A severe thunderstorm that produced a tornado near New Hanover on Tuesday is among 17 which has ripped through parts of South Africa in the last decade.
At least two people were killed and 20 injured in the storm, which the SA Weather Service (SAWS) was investigating to determine the tornado's strength in relation to the Enhanced Fujita (EF) scale.
Over the past 10 years, 16 other tornadoes have been recorded, SAWS spokesperson Hannelee Doubell told News24.
This year alone, one had swept through Bainsvlei in Bloemfontein in May, while a small tornado was reported in Sedgefield, the Western Cape, in September.
Tornadoes were not such an uncommon phenomenon, Doubell said, especially in the KwaZulu-Natal Midlands and Eastern Cape, where they occur more frequently.
The most ferocious of weather events, a tornado was a "violently rotating storm of small diameter" which developed from thunderstorms, she explained.
"The maximum wind speed of a tornado is usually between around 120 and 360km/h, but can even be stronger than 432km/h. The pressure in the funnel is considerably lower than the surrounding atmospheric pressure," Doubell said.
"The damage to property is normally caused by the strong winds, particularly when they blow stronger than 144km/h. Pressure differences between the inside and outside of the tornado are also partially responsible for damages, particularly to buildings whose windows and doors are closed.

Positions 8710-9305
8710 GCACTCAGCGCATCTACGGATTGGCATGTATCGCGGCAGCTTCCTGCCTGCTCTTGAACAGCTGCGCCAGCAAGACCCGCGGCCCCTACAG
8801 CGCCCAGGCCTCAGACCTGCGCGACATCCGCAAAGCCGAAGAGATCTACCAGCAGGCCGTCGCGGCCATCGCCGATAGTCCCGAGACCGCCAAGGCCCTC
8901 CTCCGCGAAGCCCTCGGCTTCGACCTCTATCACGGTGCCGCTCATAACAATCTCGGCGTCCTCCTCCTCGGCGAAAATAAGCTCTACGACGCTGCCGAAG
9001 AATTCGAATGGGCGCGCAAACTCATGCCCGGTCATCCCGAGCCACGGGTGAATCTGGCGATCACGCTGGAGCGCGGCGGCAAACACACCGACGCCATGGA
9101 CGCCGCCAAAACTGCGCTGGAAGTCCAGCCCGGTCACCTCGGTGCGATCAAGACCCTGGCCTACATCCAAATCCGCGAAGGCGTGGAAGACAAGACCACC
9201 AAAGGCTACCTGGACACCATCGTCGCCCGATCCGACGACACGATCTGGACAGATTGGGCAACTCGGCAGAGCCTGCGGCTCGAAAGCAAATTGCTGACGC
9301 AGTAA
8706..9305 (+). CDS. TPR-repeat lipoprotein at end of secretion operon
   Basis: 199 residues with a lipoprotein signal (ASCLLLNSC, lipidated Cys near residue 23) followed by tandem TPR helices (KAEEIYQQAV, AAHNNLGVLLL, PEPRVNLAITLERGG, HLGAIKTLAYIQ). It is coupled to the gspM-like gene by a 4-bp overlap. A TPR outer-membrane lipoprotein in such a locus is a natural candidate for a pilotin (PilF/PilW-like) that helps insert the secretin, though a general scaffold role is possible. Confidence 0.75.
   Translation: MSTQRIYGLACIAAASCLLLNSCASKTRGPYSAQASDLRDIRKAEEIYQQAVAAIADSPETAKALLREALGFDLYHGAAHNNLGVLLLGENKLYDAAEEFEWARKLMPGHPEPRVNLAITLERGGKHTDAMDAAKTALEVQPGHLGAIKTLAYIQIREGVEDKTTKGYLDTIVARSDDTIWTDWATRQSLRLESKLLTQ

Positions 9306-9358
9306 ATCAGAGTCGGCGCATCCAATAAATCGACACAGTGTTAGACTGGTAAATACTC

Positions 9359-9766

"When a tornado moves across such a building, the pressure within the building is considerably higher than the pressure on the outside. A difference of 69hPa causes a pressure on a ceiling of 3x3m that is equivalent to the weight of a mass of more than 6 000kg. Such a weight can cause extensive damage and in certain cases the whole roof of the building can be lifted, or the walls pushed outwards."
Doubell said an interesting aspect of tornados was the loud distinctive noise they make.
"People who have heard it have described it as the sound of 'a thousand trains', 'the buzz of millions of bees' or 'the rumble of jet planes'."
News24 reported on one of the more recent major recorded incidents which occurred two years ago, when over 50 people were injured when a twister stormed through the Vaal Marina in Gauteng on December 11, 2017.
About 300 homes were damaged or destroyed.
The worst tornado recorded since 2000 also occurred in KwaZulu-Natal when eight people were killed in Molweni on November 14, 2008. Following the disaster, which left about 200 people injured, a pregnant woman who had been hurled against a wall had miscarried, while a man lost his leg as a result of injuries sustained, The Witness reported at the time.
The most deadly tornado to hit the country saw 26 people killed and hundreds injured in the Eastern Cape areas of Mount Ayliff and Thabankulu on January 18, 1999. It was rated F4 on the Fujita scale.
Only a month earlier, President Nelson Mandela escaped unharmed when a tornado, which resulted in 11 deaths, swept through Umtata.
He had reportedly been in a pharmacy while on holiday in his hometown of nearby Qunu.
The Associated Press reported the windows and doors of the pharmacy had shattered as the storm raged and part of the roof had caved in.
His guards had covered him with their bodies to protect him.